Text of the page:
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When I reading a document:

The number of routing entries in a routing table may be just a few in a typical host, and in a router, this number can reach hundreds of thousands.

How to understand the "in a router, this number can reach hundreds of thousands"?

why is the gap number between them so big?

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A router may just have a few hosts that are connected to it in its routing table plus a default gateway to a router which providers connectivity to the rest of the internet.

However, a router connected to the DFZ (Default Free Zone) does not have a default route, it has routes to all routable IP prefixes. Currently, that's well over 700 000 (see this twitter feed for a current number).

Basically, it all comes down to the fact that there are very different types of routers used in very different parts of networks.

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If you are buliding a network with a stable heirachical structure, centralised up-front design and a plentiful supply of addresses you can keep routing tables pretty small. Routers towards the bottom of the heiracty only need to know about their local environment and which ports led upstream. Routers towards the top of the heiracty only need to know about the broad structure of the network.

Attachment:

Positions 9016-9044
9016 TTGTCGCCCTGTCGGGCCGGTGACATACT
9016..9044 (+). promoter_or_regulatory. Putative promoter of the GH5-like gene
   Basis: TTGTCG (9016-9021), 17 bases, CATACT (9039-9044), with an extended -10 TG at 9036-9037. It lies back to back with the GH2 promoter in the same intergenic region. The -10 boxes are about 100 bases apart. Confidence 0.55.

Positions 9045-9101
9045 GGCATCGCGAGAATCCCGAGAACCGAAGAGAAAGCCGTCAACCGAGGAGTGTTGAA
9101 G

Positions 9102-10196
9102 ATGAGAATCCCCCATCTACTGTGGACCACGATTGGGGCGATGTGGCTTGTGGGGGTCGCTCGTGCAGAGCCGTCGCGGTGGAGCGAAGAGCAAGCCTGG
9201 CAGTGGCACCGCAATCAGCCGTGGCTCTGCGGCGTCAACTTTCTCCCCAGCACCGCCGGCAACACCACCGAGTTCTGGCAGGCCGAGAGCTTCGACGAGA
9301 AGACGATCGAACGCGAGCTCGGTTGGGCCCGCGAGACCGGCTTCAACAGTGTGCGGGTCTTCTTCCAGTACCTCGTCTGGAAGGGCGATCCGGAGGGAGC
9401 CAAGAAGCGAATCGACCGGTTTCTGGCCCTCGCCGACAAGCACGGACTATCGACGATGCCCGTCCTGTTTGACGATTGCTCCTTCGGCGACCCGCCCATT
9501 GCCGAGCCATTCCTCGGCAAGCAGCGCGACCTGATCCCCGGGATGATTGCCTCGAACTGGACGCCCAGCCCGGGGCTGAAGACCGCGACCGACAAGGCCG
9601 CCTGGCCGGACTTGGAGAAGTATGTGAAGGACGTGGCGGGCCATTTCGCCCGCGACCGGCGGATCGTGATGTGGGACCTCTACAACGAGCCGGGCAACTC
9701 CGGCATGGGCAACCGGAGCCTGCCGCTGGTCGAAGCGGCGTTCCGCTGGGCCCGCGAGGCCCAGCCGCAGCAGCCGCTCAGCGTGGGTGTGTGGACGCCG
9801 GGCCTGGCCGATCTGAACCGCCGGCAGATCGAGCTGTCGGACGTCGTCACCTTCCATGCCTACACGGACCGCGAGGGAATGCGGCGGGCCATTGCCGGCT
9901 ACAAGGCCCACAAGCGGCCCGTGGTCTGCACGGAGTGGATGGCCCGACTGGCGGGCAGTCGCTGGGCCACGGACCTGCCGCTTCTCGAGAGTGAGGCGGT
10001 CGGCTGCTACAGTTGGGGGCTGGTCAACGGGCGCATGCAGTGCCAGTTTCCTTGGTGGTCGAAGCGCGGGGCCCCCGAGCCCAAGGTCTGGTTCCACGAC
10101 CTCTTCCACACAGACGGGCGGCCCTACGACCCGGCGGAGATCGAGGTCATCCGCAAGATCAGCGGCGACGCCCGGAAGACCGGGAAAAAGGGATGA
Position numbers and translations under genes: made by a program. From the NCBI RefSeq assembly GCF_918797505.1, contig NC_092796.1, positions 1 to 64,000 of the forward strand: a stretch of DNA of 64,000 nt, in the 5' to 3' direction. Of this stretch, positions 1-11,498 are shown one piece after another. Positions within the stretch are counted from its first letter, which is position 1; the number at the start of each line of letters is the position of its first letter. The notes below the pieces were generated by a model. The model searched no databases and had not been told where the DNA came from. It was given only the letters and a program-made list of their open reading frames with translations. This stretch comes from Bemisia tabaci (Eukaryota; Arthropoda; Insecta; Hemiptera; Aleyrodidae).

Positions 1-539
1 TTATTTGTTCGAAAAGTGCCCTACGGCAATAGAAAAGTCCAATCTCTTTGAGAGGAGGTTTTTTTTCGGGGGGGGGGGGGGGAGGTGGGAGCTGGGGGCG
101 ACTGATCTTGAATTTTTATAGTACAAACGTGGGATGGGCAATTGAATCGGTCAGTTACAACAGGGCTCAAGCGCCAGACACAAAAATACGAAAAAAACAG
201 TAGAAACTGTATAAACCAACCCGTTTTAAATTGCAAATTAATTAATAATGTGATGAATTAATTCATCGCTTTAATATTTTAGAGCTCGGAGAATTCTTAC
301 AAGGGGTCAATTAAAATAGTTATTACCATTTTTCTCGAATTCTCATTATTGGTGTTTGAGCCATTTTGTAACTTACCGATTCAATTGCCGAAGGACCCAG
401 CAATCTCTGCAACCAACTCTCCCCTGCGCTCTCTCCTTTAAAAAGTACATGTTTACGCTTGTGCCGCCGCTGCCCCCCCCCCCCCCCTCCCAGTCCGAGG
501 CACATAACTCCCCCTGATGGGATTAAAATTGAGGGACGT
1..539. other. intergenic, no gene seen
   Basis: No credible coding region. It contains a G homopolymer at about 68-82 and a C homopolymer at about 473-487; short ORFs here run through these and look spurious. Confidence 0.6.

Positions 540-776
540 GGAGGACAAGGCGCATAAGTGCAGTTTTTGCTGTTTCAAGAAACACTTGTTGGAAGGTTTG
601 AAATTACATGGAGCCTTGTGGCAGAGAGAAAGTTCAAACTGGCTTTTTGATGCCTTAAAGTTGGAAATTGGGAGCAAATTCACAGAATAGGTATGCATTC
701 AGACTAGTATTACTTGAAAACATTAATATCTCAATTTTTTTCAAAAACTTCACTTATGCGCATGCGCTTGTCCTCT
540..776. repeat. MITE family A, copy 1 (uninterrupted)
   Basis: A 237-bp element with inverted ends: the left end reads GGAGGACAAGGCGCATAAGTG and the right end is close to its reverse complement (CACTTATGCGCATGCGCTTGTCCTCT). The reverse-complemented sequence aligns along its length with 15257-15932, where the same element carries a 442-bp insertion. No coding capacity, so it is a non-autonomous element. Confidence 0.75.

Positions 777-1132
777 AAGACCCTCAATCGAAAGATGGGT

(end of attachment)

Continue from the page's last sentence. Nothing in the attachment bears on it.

The Internet is not that network. It's a loose jumble of interconnected networks run by different entities with constantly shifting relationships. While smaller customers do get addresses allocated by their providers most larger networks get their addresses allocated in a way that has nothing to do with network structure. Worse on the IPv4 internet the long history and constrained address supply mean that many networks have acquired their addresses in multiple seperate allocations.

The result is that the Internet routing table is large and growing. Some routers can avoid having the full table relying on default routes to their upstreams to do the heavy lifting for them but ultimately default routes can only take you so far, sooner or later you need an explicit route to tell you where the destination is.

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